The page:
I doubt Jens Lindberget (Nisstorpets) had any idea what he started when he uttered the words to me ten years ago; “People say that the siberian husky is a trotting breed. I consider that to be wrong. The first breed standard says they should easily run 20 mph. The siberian husky is a galloper.”.
Those words must have been the first seed planted in the ten year long journey of the Yabasta kennel. The more I thought about it, the more teams I visited and watch during work, the stronger my conviction. I started to wonder what traits would be required for a sled dog siberian husky to run fast – not only in sprint but also at moderate distances. Capacity of speed of course, those physical and mental traits are required for all categories of sled dogs. But the dog must also have an exteriour that would endure the speed for hours without being overstrained or injured. And the dog must have extended training to be able to do this for a longer period of time.
Searching for those pieces, I slowly found the fundation for the Yabasta team of today. There have been Swedish sprint teams, mainly 8-dog and unlimited dog teams, that have endured extended training and performed high speed results over distances up to 25 km. But would it be possible to reach further? As for that time, there was no clear answers to my questions. I searched through years and years of results to see if there were teams that had actually run mid-distance but in a sprint speed.
I met Marie Israelsson (Team Israelsson) who embraced me as a friend and mentor. Being one of Swedens most winning sled dog sprint teams, I could learn from her how fast running dogs are buildt as well as how they are trained. I mean really learn. I litterally felt the amount of every particular muscle and realized the dog not only needs to be built to gallop, but needs to train for it. Her dogs had a whole other distribution of muscles than I had experienced before. I was also particularly interesting in her dogs and training because she is known to train her dogs a lot and has competed the same seven individual dogs year after year. This would mean the dogs are built to last and trained to run fast.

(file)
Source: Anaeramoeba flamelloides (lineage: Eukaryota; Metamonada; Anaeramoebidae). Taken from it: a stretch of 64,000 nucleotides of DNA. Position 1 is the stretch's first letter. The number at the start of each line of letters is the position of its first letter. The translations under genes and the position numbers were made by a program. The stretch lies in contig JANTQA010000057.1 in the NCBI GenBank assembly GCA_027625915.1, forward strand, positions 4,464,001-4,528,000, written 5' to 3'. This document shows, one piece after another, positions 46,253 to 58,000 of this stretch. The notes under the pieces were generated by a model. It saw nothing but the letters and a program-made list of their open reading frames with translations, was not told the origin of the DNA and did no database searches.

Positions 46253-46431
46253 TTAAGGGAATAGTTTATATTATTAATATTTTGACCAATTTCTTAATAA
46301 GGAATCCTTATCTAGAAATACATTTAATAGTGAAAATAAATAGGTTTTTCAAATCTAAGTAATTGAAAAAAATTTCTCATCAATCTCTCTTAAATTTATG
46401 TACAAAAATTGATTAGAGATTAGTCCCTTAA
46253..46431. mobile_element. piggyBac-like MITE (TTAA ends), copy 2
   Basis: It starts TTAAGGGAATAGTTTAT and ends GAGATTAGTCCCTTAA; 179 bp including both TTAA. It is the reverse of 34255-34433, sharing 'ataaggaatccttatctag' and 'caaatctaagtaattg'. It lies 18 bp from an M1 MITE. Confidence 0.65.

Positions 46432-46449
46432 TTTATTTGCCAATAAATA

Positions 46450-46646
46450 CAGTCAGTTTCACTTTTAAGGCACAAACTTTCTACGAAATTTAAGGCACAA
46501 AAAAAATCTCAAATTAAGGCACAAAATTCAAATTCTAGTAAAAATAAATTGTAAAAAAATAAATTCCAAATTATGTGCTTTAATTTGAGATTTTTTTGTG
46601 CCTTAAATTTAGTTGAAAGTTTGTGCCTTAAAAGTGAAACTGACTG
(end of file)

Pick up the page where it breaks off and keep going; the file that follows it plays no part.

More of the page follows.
In 2014 I was served an opportunity to take the first step towards this dream team when I was offered to breed a female from Jens Lindberget (Nisstorpets). Jens has spent years of breeding trying to preserve some interesting Swedish sprint lines that was purely bred on competitive selection. Nisstorpets Cruising Thunderbird was out of Unisak’s Rimfaxe and Stuyahok’s Lady, both kennels of selective breeding specifically based on speed. I bred this female to the lead dog of Marie’s; Snowdigger’s Yarak. Five puppies was born, from which I came to have four females in my team.
In my mind it would be a simple switch. I would start running these dogs in my team, use them to increase the speed and start to win competitions. Reality was somewhat different. These dogs were like nothing else I had run. My initial style was to let the dogs run and then regulate the speed by either braking to reduce or verbally encouraging the dogs to increase the speed. Sometimes we caught up on another team and could hunt them, that felt great! It was a nice time and I was always in full control of the dogs’ energy distribution. But these new dogs? They got tired far too soon. What if I had made the wrong choice? What if distance teams can not be made out of sprint dogs?
Trust me, I have had many opportunities of doubt from which I have suffered.
Again, Jens Lindberget came to my assistance. He taught me to run the dogs quietly. I realised that the dogs worked too hard because I was pacing them. These dogs were already working 100% and whatever I asked them for would push them over their capacity. When I learned to shut my mouth, they started to endure the distances..
At this very time, Trond Hansen (Gråbeintunets) started to appear on the shorter mid-distance competitions in Sweden. Me, already having calculated my dream team to run a mid-distance race with an average over 20 km/h on a flat and fast trail, I felt like I got an eyeopener. He did a 40 km run in 1h 41 minutes..
Finally finding the full speed mid-distance team that was once a dream only, I couldn’t be more excited! I found Trond after the race, excited to hear about his males. Maybe he had something that I could use? I asked him to show me his two best males of that fast running team. I will never forget his answer; “Well I’m sorry to disappoint you. The team consisted of twelve females.”. I was speechless. Was this opportunity out of reach?